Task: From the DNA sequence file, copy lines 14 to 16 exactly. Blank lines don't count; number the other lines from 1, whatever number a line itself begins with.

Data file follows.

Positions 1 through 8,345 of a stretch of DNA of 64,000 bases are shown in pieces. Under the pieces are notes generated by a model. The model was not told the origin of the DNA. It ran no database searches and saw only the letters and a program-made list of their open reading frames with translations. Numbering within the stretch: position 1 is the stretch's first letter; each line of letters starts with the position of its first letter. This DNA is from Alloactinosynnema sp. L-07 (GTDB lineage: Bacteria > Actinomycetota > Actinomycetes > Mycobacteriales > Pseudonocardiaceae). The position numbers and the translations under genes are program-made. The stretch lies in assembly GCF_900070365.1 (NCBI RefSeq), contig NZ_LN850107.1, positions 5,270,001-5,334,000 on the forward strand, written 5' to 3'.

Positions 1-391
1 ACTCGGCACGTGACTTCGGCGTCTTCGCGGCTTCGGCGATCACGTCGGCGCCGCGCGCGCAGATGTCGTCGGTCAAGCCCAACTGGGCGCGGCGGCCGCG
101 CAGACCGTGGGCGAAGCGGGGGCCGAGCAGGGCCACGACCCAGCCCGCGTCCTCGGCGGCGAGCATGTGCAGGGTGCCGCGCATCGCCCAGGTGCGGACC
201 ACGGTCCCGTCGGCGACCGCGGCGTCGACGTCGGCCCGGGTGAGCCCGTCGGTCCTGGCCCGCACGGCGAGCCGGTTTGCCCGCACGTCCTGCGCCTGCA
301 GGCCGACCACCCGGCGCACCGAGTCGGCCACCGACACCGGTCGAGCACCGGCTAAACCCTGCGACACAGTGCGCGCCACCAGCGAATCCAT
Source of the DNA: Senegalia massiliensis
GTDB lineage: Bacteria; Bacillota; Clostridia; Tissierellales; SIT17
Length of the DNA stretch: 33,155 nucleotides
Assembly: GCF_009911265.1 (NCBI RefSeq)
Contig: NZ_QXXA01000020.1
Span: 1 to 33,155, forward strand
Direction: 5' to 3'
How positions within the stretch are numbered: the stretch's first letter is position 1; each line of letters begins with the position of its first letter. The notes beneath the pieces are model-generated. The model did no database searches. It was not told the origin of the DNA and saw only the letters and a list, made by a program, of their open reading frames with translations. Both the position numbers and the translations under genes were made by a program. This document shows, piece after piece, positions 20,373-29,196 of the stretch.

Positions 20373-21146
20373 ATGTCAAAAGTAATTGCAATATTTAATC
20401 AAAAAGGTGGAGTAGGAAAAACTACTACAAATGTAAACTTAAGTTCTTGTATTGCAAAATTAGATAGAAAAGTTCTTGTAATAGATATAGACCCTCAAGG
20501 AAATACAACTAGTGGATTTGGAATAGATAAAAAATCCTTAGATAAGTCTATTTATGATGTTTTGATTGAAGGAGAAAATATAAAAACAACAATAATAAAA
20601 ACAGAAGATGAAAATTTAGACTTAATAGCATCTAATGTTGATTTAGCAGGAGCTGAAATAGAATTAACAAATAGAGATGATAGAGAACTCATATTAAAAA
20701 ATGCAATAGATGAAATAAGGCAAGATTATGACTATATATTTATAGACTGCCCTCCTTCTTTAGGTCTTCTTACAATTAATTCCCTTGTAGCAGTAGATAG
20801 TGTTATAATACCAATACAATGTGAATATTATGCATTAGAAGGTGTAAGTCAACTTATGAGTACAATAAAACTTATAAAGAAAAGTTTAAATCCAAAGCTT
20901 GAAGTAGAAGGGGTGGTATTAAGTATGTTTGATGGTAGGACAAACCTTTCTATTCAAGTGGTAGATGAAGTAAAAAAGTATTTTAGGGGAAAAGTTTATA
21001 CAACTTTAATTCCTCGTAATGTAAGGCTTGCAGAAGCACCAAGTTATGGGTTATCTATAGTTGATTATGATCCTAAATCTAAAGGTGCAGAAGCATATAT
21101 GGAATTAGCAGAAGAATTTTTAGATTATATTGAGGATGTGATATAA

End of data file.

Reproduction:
How positions within the stretch are numbered: the stretch's first letter is position 1; each line of letters begins with the position of its first letter. The notes beneath the pieces are model-generated. The model did no database searches. It was not told the origin of the DNA and saw only the letters and a list, made by a program, of their open reading frames with translations. Both the position numbers and the translations under genes were made by a program. This document shows, piece after piece, positions 20,373-29,196 of the stretch.

Positions 20373-21146
20373 ATGTCAAAAGTAATTGCAATATTTAATC